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Trial Reveals Gruesome Details Of Murder Of Teen Whose Burned Remains Found On Mom’s Farm
Prosecutors allege Rebecca Ruud drugged her biological daughter, 16-year-old Savannah Leckie, and took what she thought was the teen's dead body to burn in a fire. But when Leckie woke up screaming, prosecutors say Ruud beat her to death.
Prosecutors have provided grisly details in the murder trial of a Missouri woman charged with killing her biological daughter shortly after the pair reunited.
Rebecca Ruud is accused of the first-degree murder of her 16-year-old daughter, Savannah Leckie, whose remains found in a burn pit on Ruud's Ozark County farm in 2017, according to CBS Cape Girardeau affiliate KFVS-TV.
Ruud's bench trial began Monday, as seen in live coverage of the trial published by Law & Crime.
Ruud placed Leckie up for adoption shortly after her birth and the teen grew up the child of Tamille and David Leckie in Minnesota, according to KFVS-TV. Prosecutors say the teen's life began to unravel after the couple separated. Although Leckie and her biological mother had maintained contact over the years, Leckie had only gone to live with Ruud a few months before the murder.
Ruud's defense attorney Yvette Duvall stated that Leckie moved in with Ruud when she was 15 years old and that, at first, the teen seemed to enjoy her time on the farm that Ruud shared with her then-boyfriend (now-husband) Robert Peat Jr.
Leckie was on the autism spectrum and had been diagnosed with depression and ADHD, prosecutor Anthony Brown said. Ruud’s defense attorney, Duvall, also claimed the teen had a history of cutting herself and had been hospitalized twice for suicidal ideations.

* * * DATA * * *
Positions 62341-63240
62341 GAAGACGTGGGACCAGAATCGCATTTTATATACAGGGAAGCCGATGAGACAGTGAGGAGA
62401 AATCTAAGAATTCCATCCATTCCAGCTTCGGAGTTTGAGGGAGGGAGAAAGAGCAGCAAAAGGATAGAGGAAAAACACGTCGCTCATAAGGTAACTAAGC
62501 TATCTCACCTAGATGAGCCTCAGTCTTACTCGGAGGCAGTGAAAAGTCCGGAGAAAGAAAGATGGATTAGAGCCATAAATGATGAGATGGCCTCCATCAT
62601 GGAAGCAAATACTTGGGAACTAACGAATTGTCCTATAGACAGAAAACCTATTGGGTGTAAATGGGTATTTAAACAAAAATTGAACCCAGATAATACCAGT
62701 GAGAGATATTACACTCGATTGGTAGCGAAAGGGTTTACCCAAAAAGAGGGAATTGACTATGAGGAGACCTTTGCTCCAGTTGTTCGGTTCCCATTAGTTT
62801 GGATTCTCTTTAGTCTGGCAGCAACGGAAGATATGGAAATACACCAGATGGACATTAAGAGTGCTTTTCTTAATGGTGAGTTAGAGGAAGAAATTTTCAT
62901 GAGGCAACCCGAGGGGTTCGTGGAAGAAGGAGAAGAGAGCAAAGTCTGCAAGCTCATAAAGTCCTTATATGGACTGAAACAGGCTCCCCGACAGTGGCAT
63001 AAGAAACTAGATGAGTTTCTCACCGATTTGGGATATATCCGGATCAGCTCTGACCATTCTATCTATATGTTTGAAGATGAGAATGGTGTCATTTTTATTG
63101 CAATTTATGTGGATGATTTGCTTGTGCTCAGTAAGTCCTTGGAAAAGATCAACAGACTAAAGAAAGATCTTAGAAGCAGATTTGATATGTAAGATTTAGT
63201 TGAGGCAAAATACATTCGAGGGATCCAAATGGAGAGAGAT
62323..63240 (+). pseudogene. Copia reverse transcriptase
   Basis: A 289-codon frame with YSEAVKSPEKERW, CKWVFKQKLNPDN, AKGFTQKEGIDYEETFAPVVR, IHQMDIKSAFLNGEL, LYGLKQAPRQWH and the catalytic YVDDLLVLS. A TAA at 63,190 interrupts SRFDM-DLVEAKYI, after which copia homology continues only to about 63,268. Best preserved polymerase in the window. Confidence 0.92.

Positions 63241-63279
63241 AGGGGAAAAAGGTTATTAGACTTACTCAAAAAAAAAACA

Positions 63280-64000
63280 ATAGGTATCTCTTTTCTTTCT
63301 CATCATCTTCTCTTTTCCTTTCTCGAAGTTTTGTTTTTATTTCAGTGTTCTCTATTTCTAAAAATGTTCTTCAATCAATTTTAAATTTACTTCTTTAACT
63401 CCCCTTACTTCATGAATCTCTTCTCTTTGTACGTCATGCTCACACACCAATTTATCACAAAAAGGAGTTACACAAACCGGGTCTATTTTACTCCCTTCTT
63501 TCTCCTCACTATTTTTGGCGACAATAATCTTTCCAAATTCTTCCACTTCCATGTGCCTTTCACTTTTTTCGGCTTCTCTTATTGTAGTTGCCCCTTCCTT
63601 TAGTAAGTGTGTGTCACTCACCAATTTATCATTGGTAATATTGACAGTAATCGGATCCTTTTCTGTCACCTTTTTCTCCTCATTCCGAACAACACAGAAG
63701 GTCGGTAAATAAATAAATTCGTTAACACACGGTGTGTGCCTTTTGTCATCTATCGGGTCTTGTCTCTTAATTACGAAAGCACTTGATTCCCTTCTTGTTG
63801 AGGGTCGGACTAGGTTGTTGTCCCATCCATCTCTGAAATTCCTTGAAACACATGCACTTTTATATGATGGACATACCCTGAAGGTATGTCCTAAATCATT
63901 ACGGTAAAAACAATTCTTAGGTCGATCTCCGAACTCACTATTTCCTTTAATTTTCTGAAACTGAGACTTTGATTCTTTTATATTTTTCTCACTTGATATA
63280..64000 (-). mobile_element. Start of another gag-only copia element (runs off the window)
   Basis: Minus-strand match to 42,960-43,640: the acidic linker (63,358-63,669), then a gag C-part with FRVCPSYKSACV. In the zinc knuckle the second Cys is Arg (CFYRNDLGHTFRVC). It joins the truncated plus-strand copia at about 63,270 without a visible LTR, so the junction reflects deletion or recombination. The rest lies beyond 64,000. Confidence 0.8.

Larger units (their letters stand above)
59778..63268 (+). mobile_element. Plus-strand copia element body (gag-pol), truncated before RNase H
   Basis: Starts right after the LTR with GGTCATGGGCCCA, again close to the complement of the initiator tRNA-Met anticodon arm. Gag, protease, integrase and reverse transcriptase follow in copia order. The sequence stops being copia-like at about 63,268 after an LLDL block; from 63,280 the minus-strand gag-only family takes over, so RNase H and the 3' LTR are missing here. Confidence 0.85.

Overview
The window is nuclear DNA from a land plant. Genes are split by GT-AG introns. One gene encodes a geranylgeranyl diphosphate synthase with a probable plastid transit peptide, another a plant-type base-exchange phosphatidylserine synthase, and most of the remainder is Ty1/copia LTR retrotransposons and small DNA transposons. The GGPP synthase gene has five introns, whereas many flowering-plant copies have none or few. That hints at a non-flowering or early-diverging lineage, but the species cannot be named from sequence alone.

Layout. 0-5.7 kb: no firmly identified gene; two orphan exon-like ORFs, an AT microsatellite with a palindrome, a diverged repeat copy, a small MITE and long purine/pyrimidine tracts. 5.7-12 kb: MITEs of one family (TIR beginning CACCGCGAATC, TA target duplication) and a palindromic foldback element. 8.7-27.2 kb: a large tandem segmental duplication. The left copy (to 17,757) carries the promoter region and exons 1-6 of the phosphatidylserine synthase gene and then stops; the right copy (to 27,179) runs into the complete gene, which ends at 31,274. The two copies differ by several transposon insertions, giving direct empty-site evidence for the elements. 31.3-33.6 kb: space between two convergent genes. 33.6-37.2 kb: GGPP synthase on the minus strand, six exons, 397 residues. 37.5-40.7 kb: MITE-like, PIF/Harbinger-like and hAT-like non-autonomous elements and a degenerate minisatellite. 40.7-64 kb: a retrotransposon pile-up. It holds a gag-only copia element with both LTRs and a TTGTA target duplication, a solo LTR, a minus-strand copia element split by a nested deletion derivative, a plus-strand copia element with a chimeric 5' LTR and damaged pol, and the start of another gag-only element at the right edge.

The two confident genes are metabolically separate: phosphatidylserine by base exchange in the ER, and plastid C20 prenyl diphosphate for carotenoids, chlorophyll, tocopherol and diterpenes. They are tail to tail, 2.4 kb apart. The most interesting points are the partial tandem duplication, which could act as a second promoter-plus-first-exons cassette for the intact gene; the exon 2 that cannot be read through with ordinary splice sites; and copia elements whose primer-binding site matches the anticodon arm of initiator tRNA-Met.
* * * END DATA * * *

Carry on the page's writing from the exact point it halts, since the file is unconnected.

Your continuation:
Ruud previously claimed that her daughter’s mental state continued to deteriorate after she came to live with her.
“A couple of days before Savannah left, she tried to throw herself into the fire,” said Ruud, according to KFVS-TV.
Prosecutors, on the other hand, allege that Ruud confessed to several cellmates that she'd killed the girl, following her arrest.
In one statement, Ruud allegedly blamed her “bratty kid” for financial problems on the farm, claiming she wasn’t receiving child support from Leckie’s adoptive family, according to Law & Crime.
In another account, Ruud allegedly told someone that she’d crushed Hydrocodone pills and spiked her daughter’s drink, assuming she would die of an overdose.
But, Ruud allegedly told cellmates, she was surprised when Leckie woke up screaming before she could burn her remains, according to the prosecutor.
“And during this screaming, the defendant hit her with a rake or other type of long-handed implement until she could scream no more,” said Brown. “And after all that, all that was left of Savannah was a bag of bones.”
Ruud reported her daughter missing on July 20, 2017, and told witnesses that she believed Leckie had ran away from home. The report prompted several days of searches.
But in a recording Ruud made while meeting with potential legal counsel shortly after Leckie's teeth and bones were discovered on the farm, Ruud’s claimed that Leckie overdosed on drugs on July 19, 2017, and that she subsequently put her into the fire, according to KFVS-TV.
“I put her on the coals,” Ruud told the lawyer, according to KY3. “I spent almost all night just piling everything on.”
Ruud added that, the next day, she “showered, made coffee and tried to put myself together” before reporting Leckie missing to police and the girl's mother.
Ruud's lawyers tried to have the recording suppressed, but the Missouri Supreme Court allowed it into evidence on Monday, according to NBC Springfield affiliate KYTV.
Ruud's now-husband, Peat, was arrested for Leckie’s murder in September 2017, according to charging papers reviewed by Oxygen.com. In 2020, it was announced that Peat had become a cooperative individual of the state after he handed over the recording his wife made while talking to her lawyer, according to the Ozark County Times.
Peat Jr. is also expected to testify that Ruud and Leckie fought over the teenager’s homework shortly before Leckie’s death, according to Law & Crime.
The trial is expected to continue until Wednesday.